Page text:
TALLMADGE — The Tallmadge Lutheran Church Chancel Choir has been invited to join a mass choir of 275 choristers from around the country to perform "Sing Christmas," a Christmas Cantata by Mary McDonald and Joel Raney Nov. 14-17 on the Carnegie Hall stage.

"We are so thrilled to have our people represent the Tallmadge community with this kind of opportunity," said director Bryon Black II.

Distinguished Concerts International New York had formed most of the choir but needed another group, Black said. They saw a video on the Tallmadge Lutheran Church website showing the choir performing McDonald's "Mercy Tree" on Easter last year.

"They were so impressed by our musicianship and passion, they reached out to ask us, the TLC Chancel Choir, to join their chorus to perform Mary’s Christmas Cantata in November on the Carnegie Hall stage," Black said.

DCINY is a professional concert series that produces large, grand-scale concerts on stages such as Carnegie Hall and Lincoln Center, Black said. They often involve a large mass-choir of singers who have auditioned or been selected from around the world, performing with a big name in classical or modern music.

Black said 18 of the choir's singers/members will be going on the trip to perform in New York, along with a few "VIP" or family guests who will be able to see rehearsals and the concert.

"We are excited for this new, unique opportunity to share the gospel of Christ as we join a body of other singers and the leading musical professionals," he said.

Black has been director of music since June 2015 and has a master’s degree in music choral directing from Kent State University. He works at KSU as an adjunct professor in the choral department.

Black worked with Chuck Cobb at The Vine Fellowship Church in Copley where he sang and was section leader while he was a student. When Janice Cobb retired from her music ministry job at Tallmadge Lutheran Church, Black stepped into the position.

The church choir encourages people in their faith and to be involved in the church, Black said. People listening in the congregation can connect and appreciate the music.

The choir will begin rehearsing the music in August and will perform the "Sing Christmas" cantata at Tallmadge Lutheran Church in December.

"We'll integrate this piece into our normal December cantata," Black said. "We'll share [the music] with everyone at church and those who go to New York will sing it again."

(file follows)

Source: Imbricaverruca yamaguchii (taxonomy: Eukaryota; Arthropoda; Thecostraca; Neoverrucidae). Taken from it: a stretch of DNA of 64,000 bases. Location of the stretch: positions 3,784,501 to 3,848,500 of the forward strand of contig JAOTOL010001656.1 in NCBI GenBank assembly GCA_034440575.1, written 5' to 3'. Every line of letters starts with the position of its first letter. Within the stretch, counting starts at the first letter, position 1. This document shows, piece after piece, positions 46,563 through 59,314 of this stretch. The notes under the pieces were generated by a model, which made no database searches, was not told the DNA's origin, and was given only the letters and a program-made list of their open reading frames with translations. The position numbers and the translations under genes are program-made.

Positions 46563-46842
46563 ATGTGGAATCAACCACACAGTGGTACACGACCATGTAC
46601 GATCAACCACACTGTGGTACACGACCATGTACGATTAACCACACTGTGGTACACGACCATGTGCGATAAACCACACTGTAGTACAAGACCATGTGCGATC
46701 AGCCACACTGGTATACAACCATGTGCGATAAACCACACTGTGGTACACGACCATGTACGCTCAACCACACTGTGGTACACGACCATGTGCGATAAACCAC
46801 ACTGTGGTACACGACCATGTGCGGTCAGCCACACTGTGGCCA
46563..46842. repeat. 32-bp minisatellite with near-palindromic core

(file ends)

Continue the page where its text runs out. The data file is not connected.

The group at Carnegie Hall will be made up of different denominations, but the music is based on traditional beliefs they can rally behind as singers and faith believers, Black said.

"The cantata follows the significant activities of the nativity and Christ's story which paved the way for salvation and the Christian experience," Black said.

Many people in the church choir have attended Tallmadge Lutheran Church for a long time and perform with other groups.

"This is what they love do do," Black said. "Singing."

Kevin Mowers has been a member of the choir for two years. "It truly is a humbling thought," he says of the invitation. "I do not consider myself a talented musician in any way, but to have the opportunity to perform in the same hall as some of the world’s greatest is something that I am excited to do. I am absolutely thrilled for this opportunity and so excited for the members of the choir that will be traveling to New York. This group has worked so hard over the years and to have that work showcased in such a manner is an honor."

Cindy Strand said she sang in choir in high school and has been a member of the church choir for more than a year. "I've been in small performances but this is going to be an amazing opportunity to be part of a large group of singers and performing at Carnegie Hall," Strand said. "The honor of not only representing the church but our community of Tallmadge is amazing."

Mowers said being a part of the choir "has changed my life. I have come to realize the importance of finding joy in my life. Music gives me joy. Getting to perform and spend time with this wonderful group has been an absolute joy and blessing from the Lord."

He added, "To be able to give back through song is an amazing way to minister to others. When we perform, my hope is that those listening will hear the beautiful message that is delivered each time we sing. Music has a way of delivering a message that impacts each of us in a deep and meaningful way. When people hear us perform, I hope that they find their purpose in that moment. Music can truly change your life if you open up and listen."

Strand said having Distinguished Concerts International New York find them on Facebook and invite them was a great honor and said she credits Black for the invitation.

"He's phenomenal," Strand said. "He brings out the best in people."

Although the trip is expensive, Strand said her husband agrees it is a "once in a lifetime experience."

"I can say I represented our church on stage singing in Carnegie Hall," Strand said. "I hope our community realizes the honor to perform and supports us."

"The Lord works in mysterious ways," Mowers said. "Sending a small church choir to Carnegie to share the good news through song is such a marvelous and mysterious work of the Lord."

Plans for raising funds for the trip are underway with a GoFundMe account https://www.gofundme.com/send-the-tlc-choir-to-carnegie-hall and voice recital at the Tallmadge church in March, Black said. The music concerts and choral collaborations with KSU's music department would be open to the community with an admission rate to help fund the trip.

Anyone interested in donating for the trip, can send a check to Tallmadge Lutheran Church, 759 East Ave., Tallmadge 44278 with attn: Choir DCINY.

Reporter Laura Freeman can be reached at 330-541-9434 or lfreeman@recordpub.com